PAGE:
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By MICHAEL SRAGOW and MICHAEL SRAGOW,SUN MOVIE CRITIC | November 9, 2005
Terrence Howard has stolen 50 Cent's thunder - and his lightning, and his storm clouds, too - twice in one year. In last summer's Hustle and Flow, a canny show-biz tale of a Southern pimp turned rapper, Howard jet-powered his performance on his character's realization that rap could be his salvation. And in 50 Cent's souped-up, yet diluted attempt to tell his own, similar life story, Get Rich or Die Tryin', Howard, as the hero's best friend, grabs the movie clear away from him. As an actor, 50 Cent can do menace and even a crude version of shy charm, but transcendence is beyond him. In Get Rich or Die Tryin', he tries to take the "come-to-me" attitude of stoic action stars a step further, to "I dare you to come to me."
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ENTERTAINMENT
By Michael PhillipsTribune Newspapers critic | May 6, 2010
"A passable knockoff": That's how the man in the Iron Man mask, the obscenely rich but heartsick industrialist played by Robert Downey Jr., characterizes the electro-weaponry wielded by his Slavic adversary (Mickey Rourke) in "Iron Man 2." Much of this scattershot sequel to the 2008 smash feels like a passable knockoff as well. Here and there, director Jon Favreau's diversion takes us back to the considerable satisfactions of the first "Iron Man," whether in action mode, such as a nifty vivisection of metallic villainous drones (provoking the sole round of applause at the Tuesday night screening I saw)
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By Michael Sragow and Michael Sragow,Sun Movie Critic | March 23, 2007
Why can't "inspirational" sports movies have an iota or a nanosecond of genuine artistic inspiration? Pride tells the usual fact-inspired story of a coach who's had to come from behind in his own life, turning a gaggle of rough-edged inner-city athletes into an ace competitive corps. This time the sport is swimming, the city is Philadelphia, and the hero is Jim Ellis (Terrence Howard), who founded the Philadelphia Department of Recreation swim team and made the initials PDR stand for "Pride, Determination, and Resilience."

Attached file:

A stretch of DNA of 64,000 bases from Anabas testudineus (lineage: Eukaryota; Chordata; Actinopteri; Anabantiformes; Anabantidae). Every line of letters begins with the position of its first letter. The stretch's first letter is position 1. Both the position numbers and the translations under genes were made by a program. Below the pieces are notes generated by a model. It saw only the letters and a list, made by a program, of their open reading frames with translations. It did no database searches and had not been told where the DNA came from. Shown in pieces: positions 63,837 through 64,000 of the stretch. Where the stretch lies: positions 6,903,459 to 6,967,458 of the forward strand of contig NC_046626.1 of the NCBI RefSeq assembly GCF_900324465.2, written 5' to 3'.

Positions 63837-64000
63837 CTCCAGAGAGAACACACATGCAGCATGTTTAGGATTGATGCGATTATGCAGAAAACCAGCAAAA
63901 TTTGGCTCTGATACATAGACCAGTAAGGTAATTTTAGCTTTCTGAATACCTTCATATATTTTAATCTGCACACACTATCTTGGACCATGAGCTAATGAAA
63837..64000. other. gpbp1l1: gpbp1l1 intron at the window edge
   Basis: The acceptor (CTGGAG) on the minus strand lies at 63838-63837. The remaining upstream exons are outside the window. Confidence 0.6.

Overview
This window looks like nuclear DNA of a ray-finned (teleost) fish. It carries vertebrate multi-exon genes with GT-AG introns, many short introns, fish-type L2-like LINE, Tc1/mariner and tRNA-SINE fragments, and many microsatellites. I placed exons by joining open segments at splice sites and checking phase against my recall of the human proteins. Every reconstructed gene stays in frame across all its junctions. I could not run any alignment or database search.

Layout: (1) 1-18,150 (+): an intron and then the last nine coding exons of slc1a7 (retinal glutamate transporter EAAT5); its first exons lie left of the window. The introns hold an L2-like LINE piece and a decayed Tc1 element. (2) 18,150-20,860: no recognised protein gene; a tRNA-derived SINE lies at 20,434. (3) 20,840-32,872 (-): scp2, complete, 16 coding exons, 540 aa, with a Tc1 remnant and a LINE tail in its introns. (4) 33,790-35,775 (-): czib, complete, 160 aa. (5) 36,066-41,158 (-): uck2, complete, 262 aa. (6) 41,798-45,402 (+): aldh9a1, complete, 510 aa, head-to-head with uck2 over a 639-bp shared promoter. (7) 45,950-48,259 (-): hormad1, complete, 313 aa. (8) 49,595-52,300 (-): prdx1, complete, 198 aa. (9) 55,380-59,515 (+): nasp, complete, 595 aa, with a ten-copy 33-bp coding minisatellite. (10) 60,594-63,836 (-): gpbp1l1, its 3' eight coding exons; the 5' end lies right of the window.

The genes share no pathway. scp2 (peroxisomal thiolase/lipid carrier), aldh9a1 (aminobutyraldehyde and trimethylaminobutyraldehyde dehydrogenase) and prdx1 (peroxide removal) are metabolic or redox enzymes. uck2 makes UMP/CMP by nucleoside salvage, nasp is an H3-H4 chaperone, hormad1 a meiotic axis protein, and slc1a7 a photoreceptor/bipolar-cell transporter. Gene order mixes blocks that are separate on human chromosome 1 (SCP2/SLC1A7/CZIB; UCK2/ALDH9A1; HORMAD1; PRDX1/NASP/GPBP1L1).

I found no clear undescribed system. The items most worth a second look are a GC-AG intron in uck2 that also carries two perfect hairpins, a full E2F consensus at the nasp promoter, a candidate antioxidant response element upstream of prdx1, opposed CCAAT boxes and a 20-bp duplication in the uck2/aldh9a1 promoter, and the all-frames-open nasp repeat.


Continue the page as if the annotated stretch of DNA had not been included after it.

ENTERTAINMENT
By Michael Sragow and Michael Sragow,Sun Movie Critic | May 1, 2008
The ticklish fun of Iron Man comes from watching a happy cast in fighting trim make a concept that should sink like a lead dirigible do cartwheels on the ground and barrel-rolls in the sky. Robert Downey Jr. plays Tony Stark, a munitions tycoon who learns the dangers of arms proliferation first-hand when he's kidnapped in Afghanistan and sees that his weapons are best-sellers in enemy territory. His insurgent captors order him to create a copy of his devastating Jericho missile system.
FEATURES
March 30, 2007
Actor Terrence Howard stars in Pride as Jim Ellis, a Philadelphia swim coach who takes a team of nonswimmers and turns them into swimmers who win meets. What are your favorite movies starring Howard and why? WHAT YOU SAY Terrence Howard got his feet wet in Dead Presidents, and he played a great jerk in that movie. After that performance, anytime I saw him in something else, I'd say to myself, "Hey, there's the jerk from Dead Presidents." Damon Costantini, Catonsville Most women love to focus on Terrence's eyes as part of the "he's so hot factor" but for me it's his eyes that contribute to his ability to give the Denzel Washington "I don't need a script because my facial expression says it all" performance.